The spiraling Ukraine scandal ensnares Bill Barr and Mike Pompeo as Trump becomes increasingly unhinged
It was another day of major breaking news stories adding detail to what we already know about Donald Trump's efforts to solicit foreign government assistance against a potential 2020 campaign rival and discredit the United States intelligence community's own conclusions identifying the Russian government as being behind a series of coordinated hacking and propaganda efforts targeting his 2016 foes.
• The Wall Street Journal is reporting that despite Secretary of State Mike Pompeo's insistence that he was not involved with the Trump-Giuliani request to the Ukrainian government to help dig up alleged "corruption" by an election opponent, Pompeo was in fact one of the administration officials listening in on the call while it happened.
• The New York Times is reporting that Trump made a similar request to the Australian prime minister not long after his call with Ukrainian President Zelensky—and that Attorney General William Barr personally asked Trump make that request. Trump asked the Australian leader to cooperate with a Trump administration effort intended to discredit U.S. intelligence determinations of Russian government interference in the 2016 elections, which continues to be a major Trump obsession.
• It was not a single phone call, or even two: The Washington Post reports that Trump Attorney General Barr personally requested assistance from UK and Italian intelligence officials for the Barr-Trump efforts to "investigate" the Robert Mueller probe and its conclusions. Barr's extensive reported involvement casts doubts on his claims that he was unaware that Trump provided his name as a contact for the Ukrainian president; on the contrary, it appears Barr was acting every bit as the point man for Trump's efforts to discredit the U.S. intelligence community and plant an "alternative" theory exonerating the Putin government.
• Three House committees have now issued a subpoena to Trump "personal lawyer" Rudy Giuliani requiring him to produce all documents relating to his work for Donald Trump in and pertaining to Ukraine. The subpoena sets an October 15 deadline for Giuliani to comply.
• Trump appears so far to have acted entirely on his own in withholding military aid to Ukraine, before his conversation with the Ukrainian president. The administration's stonewalling of both Democratic and Republican lawmakers asking for an explanation is now being reexamined as well.
• A furious and increasingly unhinged (if such a thing is possible) Trump lashed out repeatedly throughout the day. He suggested that Rep. Adam Schiff, heading the House impeachment inquiry into Trump's Ukrainian acts, should be arrested for "Treason"; he stated that his White House is "trying to find out" the (legally protected) identity of the whistleblower—possibly itself a crime. What the White House will not be doing, apparently, is organizing a more structured defense of Trump's actions even as he faces a now-likely impeachment vote.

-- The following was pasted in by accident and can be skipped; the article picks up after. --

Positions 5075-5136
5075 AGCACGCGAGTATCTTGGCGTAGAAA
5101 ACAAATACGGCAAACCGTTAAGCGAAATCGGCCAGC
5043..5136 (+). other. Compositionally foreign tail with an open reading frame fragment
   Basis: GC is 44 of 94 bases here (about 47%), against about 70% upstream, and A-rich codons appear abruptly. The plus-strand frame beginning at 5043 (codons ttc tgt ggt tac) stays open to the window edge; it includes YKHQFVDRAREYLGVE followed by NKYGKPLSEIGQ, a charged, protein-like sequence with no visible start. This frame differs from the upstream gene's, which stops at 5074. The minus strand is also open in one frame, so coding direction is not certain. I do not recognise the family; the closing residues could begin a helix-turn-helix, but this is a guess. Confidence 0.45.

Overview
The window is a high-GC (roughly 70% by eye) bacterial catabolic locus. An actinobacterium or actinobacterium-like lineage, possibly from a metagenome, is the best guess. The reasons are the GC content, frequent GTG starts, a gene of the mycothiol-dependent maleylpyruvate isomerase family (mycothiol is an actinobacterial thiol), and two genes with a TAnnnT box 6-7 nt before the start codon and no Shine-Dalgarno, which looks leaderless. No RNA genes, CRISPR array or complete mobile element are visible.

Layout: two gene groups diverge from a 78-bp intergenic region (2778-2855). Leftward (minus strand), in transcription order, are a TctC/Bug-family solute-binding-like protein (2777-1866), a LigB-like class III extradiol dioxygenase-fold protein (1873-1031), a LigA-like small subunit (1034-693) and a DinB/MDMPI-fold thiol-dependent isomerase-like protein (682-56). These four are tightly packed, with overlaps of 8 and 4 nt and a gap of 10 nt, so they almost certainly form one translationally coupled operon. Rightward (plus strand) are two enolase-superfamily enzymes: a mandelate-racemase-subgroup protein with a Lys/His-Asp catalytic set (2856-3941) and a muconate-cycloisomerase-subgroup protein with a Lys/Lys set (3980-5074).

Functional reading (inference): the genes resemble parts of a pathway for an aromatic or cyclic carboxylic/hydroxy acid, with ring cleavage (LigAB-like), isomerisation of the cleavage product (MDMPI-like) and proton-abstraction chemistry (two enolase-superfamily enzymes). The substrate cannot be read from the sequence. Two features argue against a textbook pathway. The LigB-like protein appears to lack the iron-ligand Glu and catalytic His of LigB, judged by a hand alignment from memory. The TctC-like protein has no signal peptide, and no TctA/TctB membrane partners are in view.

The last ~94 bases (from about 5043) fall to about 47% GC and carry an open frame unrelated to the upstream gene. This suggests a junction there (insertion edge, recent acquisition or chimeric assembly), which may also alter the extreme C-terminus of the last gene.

• Despite Trump's claim that the whistleblower "knew almost nothing" about the Ukraine call, the whistleblower's report lines up quite accurately with the now-released readout of that call.
• Asked to comment on Trump's rhetoric of "treason" and "civil war", Senate Majority Leader Mitch McConnell refused to condemn, or even address, Trump's remarks. He also noted that while the Senate would hold an impeachment trial, if the House voted for such, "how long you're on it is a whole different matter." Far-right militia groups, however, rallied to Trump's threat of a new "civil war."
• Rep. Schiff confirmed that the House Intelligence Committee will be obtaining 'unfiltered testimony' from the whistleblower who came forward to report the Trump administration's actions. The testimony will come "very soon," said Schiff, but the House will be taking "all the precautions we can" to protect the whistleblower's identity despite Trump's calls for their exposure.
• In a conspicuously timed declaration, the Russian government asserted Trump and his administration would need the Russian government's consent to publicize transcripts of Trump's conversations with Russian leader Vladimir Putin. The contents of those secret conversations continue to be widely speculated on.
• Trump appears to be a true believer in a bizarre conspiracy theory that claims it was Ukrainian actors, not the Russian government, that hacked Democratic National Committee servers during the 2016 presidential election. Or he isn't, and has simply latched onto the claim in an effort to "prove" the Russian government's supposed innocence. (All U.S. intelligence agencies are in agreement that the Russian government was behind the hacks.)
• Fox News broke the news that two of its own analysts, lawyers Joe diGenova and Victoria Toensing, have been working "off the books" to assist Trump lawyer Rudy Giuliani's opposition research targeting presidential rival Joe Biden.
• So far, all Republican lawmakers are standing by Trump. But many are taking it farther, assisting him in spreading false information about the whistleblower who attempted to contact Congress about Trump's acts, about the contents of the conversation released by the White House, and about the laws governing such whistleblowing.
• Republican defenses of Trump's behavior are getting more strained as he ... continues to be Trump. Will there be a breaking point?